- Put all of your preconceived ideas about what outsourcing costs out of your mind and post a job. Even if you have approached a brick and mortar shop for an estimate and got shocked out of your socks at the price, give a freelance site a shot. Remember most of these freelancers don’t have anywhere near the overhead of a brick and mortar and they are individuals receiving the money directly. This has a serious discounting affect without discounting the quality.
- One of the most frustrating parts about being a professional freelancer is bidding on a job that that has an inadequate job description. In fact professional freelancers may take a pass on a vague description figuring that a) the buyer doesn’t know what they want meaning scope creep is likely going to occur or b) the buyer is just kicking the tires and trying to get a general feel for pricing. Either way it’s a waste of valuable proposal writing time for the freelancer. Make your description extremely detailed if you want to attract the best talent.
- Divide your project into chunks and set deadlines or milestones for each chunk. This allows you to see the progress being made and insures that the provider is actually working on the project.
- The proposal is an important document when deciding on a provider but feedback may be a more telling way to see what kind of worker they really are. Look for good feedback and a high repeat customer percentage. Avoid providers with no feedback in their history.
- If you like the proposal but not the price, try negotiating with the provider.
- Stay engaged with the provider. If he or she has questions respond to them in a timely helpful fashion. Good communications between buyer and provider translates to a finished product that meets the buyer’s needs to a T.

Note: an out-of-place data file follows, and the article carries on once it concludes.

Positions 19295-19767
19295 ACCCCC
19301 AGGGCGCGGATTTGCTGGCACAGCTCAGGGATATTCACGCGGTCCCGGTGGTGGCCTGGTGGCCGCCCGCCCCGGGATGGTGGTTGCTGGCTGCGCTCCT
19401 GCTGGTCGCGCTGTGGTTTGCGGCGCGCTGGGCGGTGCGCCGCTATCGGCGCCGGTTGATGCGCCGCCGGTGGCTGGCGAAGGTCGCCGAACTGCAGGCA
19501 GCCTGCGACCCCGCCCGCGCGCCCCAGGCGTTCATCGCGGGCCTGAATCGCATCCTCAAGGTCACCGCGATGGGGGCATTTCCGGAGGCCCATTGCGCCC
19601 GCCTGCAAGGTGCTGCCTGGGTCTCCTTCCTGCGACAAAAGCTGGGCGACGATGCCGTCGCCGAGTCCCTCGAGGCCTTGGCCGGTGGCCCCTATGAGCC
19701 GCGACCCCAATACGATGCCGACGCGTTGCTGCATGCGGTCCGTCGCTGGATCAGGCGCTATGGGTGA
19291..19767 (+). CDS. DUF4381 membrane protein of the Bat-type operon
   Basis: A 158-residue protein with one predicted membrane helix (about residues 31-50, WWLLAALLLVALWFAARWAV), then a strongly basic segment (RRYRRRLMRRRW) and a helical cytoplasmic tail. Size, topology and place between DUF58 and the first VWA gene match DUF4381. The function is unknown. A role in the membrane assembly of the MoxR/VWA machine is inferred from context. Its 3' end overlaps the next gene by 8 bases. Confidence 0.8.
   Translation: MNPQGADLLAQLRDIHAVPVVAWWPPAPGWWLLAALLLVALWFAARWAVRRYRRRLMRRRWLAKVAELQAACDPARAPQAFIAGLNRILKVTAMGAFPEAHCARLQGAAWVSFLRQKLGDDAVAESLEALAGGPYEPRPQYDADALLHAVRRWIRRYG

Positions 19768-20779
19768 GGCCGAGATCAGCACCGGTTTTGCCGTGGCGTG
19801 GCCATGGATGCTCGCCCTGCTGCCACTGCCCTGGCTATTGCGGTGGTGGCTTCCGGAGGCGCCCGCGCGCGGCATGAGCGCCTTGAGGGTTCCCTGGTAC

- If you’re using a platform like Elance.com or vWorker.com, don’t be tempted by provider offers of a discount if you take the job offsite and let them work directly for you. It’s a violation of the TOS and it’s also a sign you have a provider with ethical issues.
- When the project is complete and you’re satisfied with the work pay the provider. Don’t string them along. Get a reputation as a prompt payer and you’ll attract the best talent to your projects.
- When you find great providers then build great relationships. Give them excellent feedback and be sure to invite them to bid on your next project.
- Providers get feedback and so do buyers. Getting good feedback is a great way to build your brand. Don’t be shy about requesting positive feedback from a provider.
Outsourcing is the fastest way to tweak your website.
A recognized expert in natural search and outsourcing, James Martell is a leader in the affiliate marketing industry. His approach to the business is “real world” not some super secret technique. His methods are based on intelligent planning, solid execution and effective monitoring of results. His laid back “guy next door” style has made him a popular choice for speaking engagements at affiliate marketing conventions and events across the world. James founded the longest running podcast in the industry “Affiliate Buzz” and runs a highly successful affiliate marketing training as well.
James, his wife of 24 years Arlene and their four kids enjoy life as it should be lived at their home in a seaside suburb of Vancouver, B.C.